Since 1980, the social housing market in the United Kingdom has undergone substantial transformation. The incorporation of market forces into the arena of public service provision under the economic and political philosophy of Neoliberalism has resulted in the evolution of a dynamic operating climate for Social Housing Providers (SHPs). These organisations must operate as corporations and face the difficulties of operating as self-contained, state-regulated entities. They will borrow money on the private sector to fund their operations and diversify their operations in order to pursue new revenue sources. It is expected that they will run their companies efficiently and effectively, providing healthy homes for their customers. SHPs are supposed to serve a social function in addition to working along business lines by providing accommodation for those in society who cannot afford housing through the market system. SHPs have had to act as enterprises and contend with the pressures of being self-governing and governed while still providing accommodation for those in society who need it. The growth of corporatism in the social housing sector is discussed in this report. It discusses the different management styles utilised by SHPs in order to build organisations that offer effective services as well as profitable companies that can thrive in today’s market. Approaches to value management are analysed in terms of consumer benefits and as guiding principles for workers of these organisations. The article then considers whether these methods have helped consumers and the difficulties that SHPs face in meeting their roles as socially responsible businesses.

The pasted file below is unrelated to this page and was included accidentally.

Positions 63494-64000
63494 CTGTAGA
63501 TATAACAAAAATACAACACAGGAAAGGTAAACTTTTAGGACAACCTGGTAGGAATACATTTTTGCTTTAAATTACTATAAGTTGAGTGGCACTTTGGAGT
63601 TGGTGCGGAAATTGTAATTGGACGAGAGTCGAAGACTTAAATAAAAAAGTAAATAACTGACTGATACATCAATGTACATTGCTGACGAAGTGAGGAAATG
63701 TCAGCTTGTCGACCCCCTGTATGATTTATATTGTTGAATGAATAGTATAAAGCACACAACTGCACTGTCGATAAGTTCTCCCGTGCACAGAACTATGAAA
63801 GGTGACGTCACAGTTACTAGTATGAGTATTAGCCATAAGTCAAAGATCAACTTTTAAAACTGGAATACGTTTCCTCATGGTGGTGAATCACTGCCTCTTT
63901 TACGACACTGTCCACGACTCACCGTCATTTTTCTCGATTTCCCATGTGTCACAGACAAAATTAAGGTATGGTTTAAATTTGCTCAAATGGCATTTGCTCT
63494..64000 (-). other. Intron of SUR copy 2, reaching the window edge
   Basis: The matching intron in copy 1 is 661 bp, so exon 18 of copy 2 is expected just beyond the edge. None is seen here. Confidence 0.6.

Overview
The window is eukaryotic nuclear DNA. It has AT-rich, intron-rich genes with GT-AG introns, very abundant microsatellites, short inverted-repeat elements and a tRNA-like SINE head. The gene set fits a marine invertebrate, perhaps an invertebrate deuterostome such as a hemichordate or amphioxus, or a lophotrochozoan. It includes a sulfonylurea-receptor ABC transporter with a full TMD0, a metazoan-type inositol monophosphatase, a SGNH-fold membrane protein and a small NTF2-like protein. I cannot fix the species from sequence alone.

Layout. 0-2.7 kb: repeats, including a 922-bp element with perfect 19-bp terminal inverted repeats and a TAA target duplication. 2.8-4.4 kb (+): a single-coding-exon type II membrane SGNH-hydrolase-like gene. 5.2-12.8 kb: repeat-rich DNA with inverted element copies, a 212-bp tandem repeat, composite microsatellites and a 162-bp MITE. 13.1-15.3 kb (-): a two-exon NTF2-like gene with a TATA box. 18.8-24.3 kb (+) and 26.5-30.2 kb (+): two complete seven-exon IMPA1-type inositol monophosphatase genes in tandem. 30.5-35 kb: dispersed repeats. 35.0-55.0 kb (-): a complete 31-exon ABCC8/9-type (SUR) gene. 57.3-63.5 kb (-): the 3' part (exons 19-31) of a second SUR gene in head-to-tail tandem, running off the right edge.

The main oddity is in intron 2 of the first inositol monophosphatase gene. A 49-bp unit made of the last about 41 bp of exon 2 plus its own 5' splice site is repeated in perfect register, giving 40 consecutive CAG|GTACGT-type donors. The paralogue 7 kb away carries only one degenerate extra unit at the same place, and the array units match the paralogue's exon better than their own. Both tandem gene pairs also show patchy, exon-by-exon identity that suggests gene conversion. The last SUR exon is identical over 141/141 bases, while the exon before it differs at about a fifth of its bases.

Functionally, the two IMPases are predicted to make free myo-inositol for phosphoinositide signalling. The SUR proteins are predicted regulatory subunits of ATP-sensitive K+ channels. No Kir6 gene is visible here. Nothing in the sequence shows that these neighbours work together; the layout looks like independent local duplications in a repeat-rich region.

Author (s) Details
Dr. Simon P. Taylor
University of Cumbria, England.
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